Skip to Content Request Info

What Degree Do I Need to Be a Nurse?

What Degree Do I Need to Be a Nurse?

If you are considering a career in nursing, reflecting on why your interest was piqued is an important first step in the process. Equally important to explore is the source of that interest. Read ahead to find out more about the scope of nursing practice, the different types of nurses, and the degrees needed to be a nurse.

Scope of Nursing Practice

The scope of nursing practice describes the types of nursing you can perform based on the licensure and degrees you hold. The differentiation of scope of nursing practice and the various levels of nursing education speaks to the diversity of nursing. There are multiple options for nurse roles, positions, and work settings, and these can help direct the nature and level of your nursing education. This wide range of options extends from general nursing care to nurse leaders and educators, and even nurse researchers.

Types of Nurses

In February, I wrote about finding a good match in nursing, and ways to explore if a nursing career is a good match for you. This month, I want to talk more about the different types of nurses and what they do.

As you contemplate your nursing career, I ask you to consider these questions to clarify thoughts and encourage reflection about the type of you nurse you envision yourself becoming.

  • What or who influenced your view and your perception of the nursing role?
  • When you think about yourself as a nurse, what type of work setting comes to mind?
  • Are you more interested in up close and personal general nursing care or working with complex equipment with the most desperately ill, such as a hospital critical care nursing role?
  • Do you envision working among aging adults, small children, marginalized populations, or those with serious mental illness?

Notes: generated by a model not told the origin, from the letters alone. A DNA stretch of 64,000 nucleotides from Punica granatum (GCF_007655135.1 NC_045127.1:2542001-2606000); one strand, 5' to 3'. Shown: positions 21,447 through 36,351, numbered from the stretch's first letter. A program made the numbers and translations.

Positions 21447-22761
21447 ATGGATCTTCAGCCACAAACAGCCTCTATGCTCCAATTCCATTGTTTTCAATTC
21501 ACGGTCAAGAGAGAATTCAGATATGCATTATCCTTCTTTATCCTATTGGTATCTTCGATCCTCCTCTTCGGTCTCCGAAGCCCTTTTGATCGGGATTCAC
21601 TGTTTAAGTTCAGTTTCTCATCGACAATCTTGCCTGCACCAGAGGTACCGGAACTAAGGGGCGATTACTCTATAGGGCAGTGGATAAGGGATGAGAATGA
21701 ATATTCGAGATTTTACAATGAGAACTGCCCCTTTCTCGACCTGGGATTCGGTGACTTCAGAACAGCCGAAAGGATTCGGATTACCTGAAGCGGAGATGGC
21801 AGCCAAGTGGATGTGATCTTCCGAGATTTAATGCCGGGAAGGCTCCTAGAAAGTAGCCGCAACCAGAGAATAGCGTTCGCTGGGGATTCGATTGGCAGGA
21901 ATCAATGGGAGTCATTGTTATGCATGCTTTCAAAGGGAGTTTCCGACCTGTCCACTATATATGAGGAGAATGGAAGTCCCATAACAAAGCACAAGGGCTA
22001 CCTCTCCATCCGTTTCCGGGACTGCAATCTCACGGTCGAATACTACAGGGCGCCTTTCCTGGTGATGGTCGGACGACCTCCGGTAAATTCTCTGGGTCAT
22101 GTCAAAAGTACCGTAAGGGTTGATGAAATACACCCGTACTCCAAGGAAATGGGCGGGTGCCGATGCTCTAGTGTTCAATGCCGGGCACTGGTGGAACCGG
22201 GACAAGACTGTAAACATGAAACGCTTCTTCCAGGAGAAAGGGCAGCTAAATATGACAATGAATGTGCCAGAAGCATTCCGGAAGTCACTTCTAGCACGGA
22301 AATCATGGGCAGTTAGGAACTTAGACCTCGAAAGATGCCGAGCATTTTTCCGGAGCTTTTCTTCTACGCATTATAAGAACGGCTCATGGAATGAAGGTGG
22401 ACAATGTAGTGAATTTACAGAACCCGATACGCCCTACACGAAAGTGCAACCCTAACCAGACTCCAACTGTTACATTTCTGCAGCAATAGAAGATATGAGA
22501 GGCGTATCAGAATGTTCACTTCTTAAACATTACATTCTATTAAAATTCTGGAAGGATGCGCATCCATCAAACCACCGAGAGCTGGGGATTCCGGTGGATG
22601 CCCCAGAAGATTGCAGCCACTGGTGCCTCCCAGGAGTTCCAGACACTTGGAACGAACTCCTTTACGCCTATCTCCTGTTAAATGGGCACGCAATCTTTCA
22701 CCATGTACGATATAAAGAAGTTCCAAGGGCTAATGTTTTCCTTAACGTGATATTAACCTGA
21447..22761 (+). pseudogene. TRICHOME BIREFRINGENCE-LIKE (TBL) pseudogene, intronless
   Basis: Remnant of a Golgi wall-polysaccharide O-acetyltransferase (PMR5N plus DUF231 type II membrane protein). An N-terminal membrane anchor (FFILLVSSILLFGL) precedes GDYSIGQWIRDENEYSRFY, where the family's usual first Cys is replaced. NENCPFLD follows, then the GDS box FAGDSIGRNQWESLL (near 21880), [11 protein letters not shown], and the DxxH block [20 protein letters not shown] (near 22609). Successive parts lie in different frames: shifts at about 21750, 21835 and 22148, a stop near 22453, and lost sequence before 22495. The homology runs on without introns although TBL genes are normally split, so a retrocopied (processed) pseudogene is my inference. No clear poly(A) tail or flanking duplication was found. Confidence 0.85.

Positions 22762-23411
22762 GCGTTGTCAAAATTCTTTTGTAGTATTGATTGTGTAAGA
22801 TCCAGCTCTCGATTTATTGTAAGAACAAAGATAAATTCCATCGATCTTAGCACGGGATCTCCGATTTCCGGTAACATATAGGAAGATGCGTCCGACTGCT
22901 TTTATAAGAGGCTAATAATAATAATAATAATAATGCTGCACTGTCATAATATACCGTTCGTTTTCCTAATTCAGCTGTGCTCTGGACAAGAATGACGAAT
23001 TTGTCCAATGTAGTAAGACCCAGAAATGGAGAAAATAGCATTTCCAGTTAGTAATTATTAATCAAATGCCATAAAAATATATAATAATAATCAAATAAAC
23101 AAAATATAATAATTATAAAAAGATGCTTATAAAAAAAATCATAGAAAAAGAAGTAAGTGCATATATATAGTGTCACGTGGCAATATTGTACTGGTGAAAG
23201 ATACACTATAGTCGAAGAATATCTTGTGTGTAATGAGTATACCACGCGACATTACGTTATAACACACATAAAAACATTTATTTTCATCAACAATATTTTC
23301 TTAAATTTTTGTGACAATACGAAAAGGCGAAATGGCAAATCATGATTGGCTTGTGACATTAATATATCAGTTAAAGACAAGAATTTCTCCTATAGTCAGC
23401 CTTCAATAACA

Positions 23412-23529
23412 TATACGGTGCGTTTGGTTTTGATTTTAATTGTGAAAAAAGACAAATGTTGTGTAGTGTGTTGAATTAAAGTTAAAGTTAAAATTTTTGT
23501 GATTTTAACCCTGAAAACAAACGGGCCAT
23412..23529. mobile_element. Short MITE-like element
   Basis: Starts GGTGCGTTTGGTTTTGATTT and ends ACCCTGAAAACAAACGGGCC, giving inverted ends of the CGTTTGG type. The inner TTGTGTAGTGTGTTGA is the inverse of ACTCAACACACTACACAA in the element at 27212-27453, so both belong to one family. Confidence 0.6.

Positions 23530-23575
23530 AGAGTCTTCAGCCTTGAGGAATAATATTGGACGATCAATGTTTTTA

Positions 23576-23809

What Degree Do I Need to Be a Nurse?

The million-dollar question then is “What degree do I need to be a nurse”. The desired role, position, and work setting should be addressed in considering the level of education required to be a nurse.

  • Registered Nurses and Licensed Practical Nurses

Nurse positions allowing up close and personal general nursing care with patients are mostly located in nursing homes and certain clinical units within hospitals, such as medical and surgical units, Mother-Baby units, or home health nursing. Nursing homes are often the domain of Licensed Practical Nurses (LPNs) with the supervision of Registered Nurses (RNs). Home Health Nursing is often a mix of RNs and LPNs. Both RNs and LPNs fill positions in community-based areas, such as clinical or correctional nursing, but school nursing generally requires licensure as an RN, and a Bachelor’s Degree in Nursing (BSN).

  • Bachelor Science Nursing

Many hospitals now require Registered Nurses to hold a BSN for employment. Both the ADN and BSN degrees are eligible for NCLEX-RN licensure. However, recommendations by the American Association of Colleges of Nursing and the Institute of Medicine continue to move the BSN degree toward the standard of entry into professional nursing.